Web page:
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3 Steps to Successfully Thatching Your Lawn

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It’s a common sight on many lawns: A brown layer of dead grass at the roots of green grass. If you’ve seen this on your lawn, you might wonder what this is and how you can deal with it. It’s called thatch – and it can be a bigger problem than you might realize.

That’s why one of the first steps in your spring clean-up routine should be to thatch your lawn. Thatching helps break up and remove the thick layer of dead grass and organic matter that can stifle healthy lawn growth. It allows nutrients, water and sunlight to get down to the roots, promoting a lush and healthy green lawn.

What is thatch?

Over time, grass clippings, dead leaves and other organic matter can become compressed and compacted, creating a thin layer of dead material – or thatch – that prevents air, water and fertilizer from getting to the roots of your grass. This causes your lawn to grow thinner and die. It often develops when a lawn is overfertilized, requiring frequent cuttings that cause leftover clippings to build up at the soil surface.

How much is too much?

A thin layer of thatch – less than half-an-inch thick – can be beneficial to lawn growth and health. This thin layer helps grass roots absorb and retain water, nutrients and air so it can thrive year-round.

When thatch layers grow too thick – an inch or more – it becomes a barrier to lawn health. This thick layer of dead matter blocks water and fertilizer from reaching grass roots and can suffocate your lawn.

Do I need to thatch my lawn?

Not every lawn needs to be thatched each year. If you have a relatively new lawn, thatching could actually damage your grass.

PRO TIP: If you have a newer lawn, wait three to five years before thatching to prevent damage to the grass.

If your lawn is mature and growing well, without a lot of compacted organic matter at the grass roots, you probably don’t need to thatch. But if you notice your lawn is showing signs of weak or thin growth, check at the roots of your grass. If you see a layer of thatch that’s an inch or more thick, it’s time to thatch.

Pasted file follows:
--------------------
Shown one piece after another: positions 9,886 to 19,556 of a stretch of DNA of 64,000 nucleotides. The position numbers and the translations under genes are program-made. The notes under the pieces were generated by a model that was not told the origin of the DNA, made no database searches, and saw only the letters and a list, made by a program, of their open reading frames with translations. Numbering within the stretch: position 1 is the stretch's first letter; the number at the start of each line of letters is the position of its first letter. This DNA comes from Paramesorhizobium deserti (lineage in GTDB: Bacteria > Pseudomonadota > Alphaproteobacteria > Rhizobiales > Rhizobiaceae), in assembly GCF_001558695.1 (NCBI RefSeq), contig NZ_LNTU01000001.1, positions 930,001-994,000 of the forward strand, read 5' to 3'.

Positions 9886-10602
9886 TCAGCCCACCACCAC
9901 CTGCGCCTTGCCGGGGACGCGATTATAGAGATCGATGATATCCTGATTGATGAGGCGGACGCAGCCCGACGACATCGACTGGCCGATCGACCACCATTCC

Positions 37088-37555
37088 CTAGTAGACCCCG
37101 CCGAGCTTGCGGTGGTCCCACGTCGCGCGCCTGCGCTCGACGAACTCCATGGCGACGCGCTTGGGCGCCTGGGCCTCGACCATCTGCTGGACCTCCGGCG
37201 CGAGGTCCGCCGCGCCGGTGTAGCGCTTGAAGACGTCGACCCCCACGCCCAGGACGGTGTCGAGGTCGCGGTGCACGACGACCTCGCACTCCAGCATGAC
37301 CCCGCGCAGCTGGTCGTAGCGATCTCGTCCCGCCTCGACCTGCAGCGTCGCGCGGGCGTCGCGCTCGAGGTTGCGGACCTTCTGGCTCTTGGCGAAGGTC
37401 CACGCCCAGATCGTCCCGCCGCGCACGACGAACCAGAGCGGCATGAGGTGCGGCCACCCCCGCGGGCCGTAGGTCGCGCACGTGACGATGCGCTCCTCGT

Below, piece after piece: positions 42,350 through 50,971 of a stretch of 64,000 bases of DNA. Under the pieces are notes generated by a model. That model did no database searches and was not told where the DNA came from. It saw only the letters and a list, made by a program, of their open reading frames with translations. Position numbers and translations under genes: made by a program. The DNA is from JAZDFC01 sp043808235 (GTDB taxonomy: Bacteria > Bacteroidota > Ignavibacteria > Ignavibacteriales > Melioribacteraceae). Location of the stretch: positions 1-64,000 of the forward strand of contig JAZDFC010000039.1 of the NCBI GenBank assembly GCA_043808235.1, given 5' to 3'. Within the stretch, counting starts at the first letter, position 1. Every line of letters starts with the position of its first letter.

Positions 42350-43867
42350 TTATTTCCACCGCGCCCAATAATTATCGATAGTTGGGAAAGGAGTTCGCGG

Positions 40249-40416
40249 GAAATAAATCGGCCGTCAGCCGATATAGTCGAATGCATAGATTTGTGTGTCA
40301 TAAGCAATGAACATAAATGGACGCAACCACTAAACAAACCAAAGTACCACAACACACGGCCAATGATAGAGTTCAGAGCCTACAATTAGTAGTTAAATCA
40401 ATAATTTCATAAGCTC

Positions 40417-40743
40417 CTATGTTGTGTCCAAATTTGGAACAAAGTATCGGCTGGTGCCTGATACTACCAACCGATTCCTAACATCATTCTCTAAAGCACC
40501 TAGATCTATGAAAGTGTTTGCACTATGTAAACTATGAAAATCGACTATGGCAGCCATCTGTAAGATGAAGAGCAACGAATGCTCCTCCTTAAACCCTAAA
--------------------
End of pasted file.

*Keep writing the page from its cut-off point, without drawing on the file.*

Tips to ensure successful thatching

  1. Schedule in spring or fall. It’s important to choose the right time frame to thatch your lawn. In Wisconsin and Illinois, the best time to thatch is during the active growing season in the spring – ideally late April. You can also thatch in the fall at the end of October or early November, or at least four weeks before the first frost.
  1. Thatch first, then aerate and fertilize. After thatching is complete, it’s a great time to aerate your lawn. An aerator has specialized tines that pull out short plugs of grass and soil, creating narrow holes in your lawn. These plugs break up and soften before being reabsorbed by the soil, resulting in a softer, more penetrable surface within about two to three weeks. Then you can fertilize your lawn to get it back on track for thick, lush, green beauty.

PRO TIP: If you already have a maintenance contract with a landscaper, check to see if thatching and aerating are included in the package. If not, ask for it to be included.

  1. Hire a pro. Thatching can be tricky – and doing it improperly can damage your grass. Working too gently can remove only a fraction of the thatch. Working too deep can permanently damage your grass. Most tools available to residential homeowners only work above the soil, which leads to inefficient and incomplete thatch removal. Commercial thatchers can effectively grind up the thatch layer without damaging grass roots.

What’s more, thatching can produce significant amounts of organic material that need to be properly disposed. Skip multiple trips to your local yard waste collection site by hiring a pro to handle the entire process for you.

PRO TIP: Most thatching tools available to homeowners will remove only about 50% of the thatch in their yard. Commercial thatchers will remove upwards of 90%.

The bottom line? Even if you’re a DIY lawn expert, it’s worth hiring a pro to thatch your lawn.

Find out if you need thatching as part of your spring cleaning routine. The Reesman Company is the expert in getting your lawn ready for the season. Call 262-539-2124 to speak with one of our landscape professionals or contact us for more information on how to keep your yard beautiful all year long.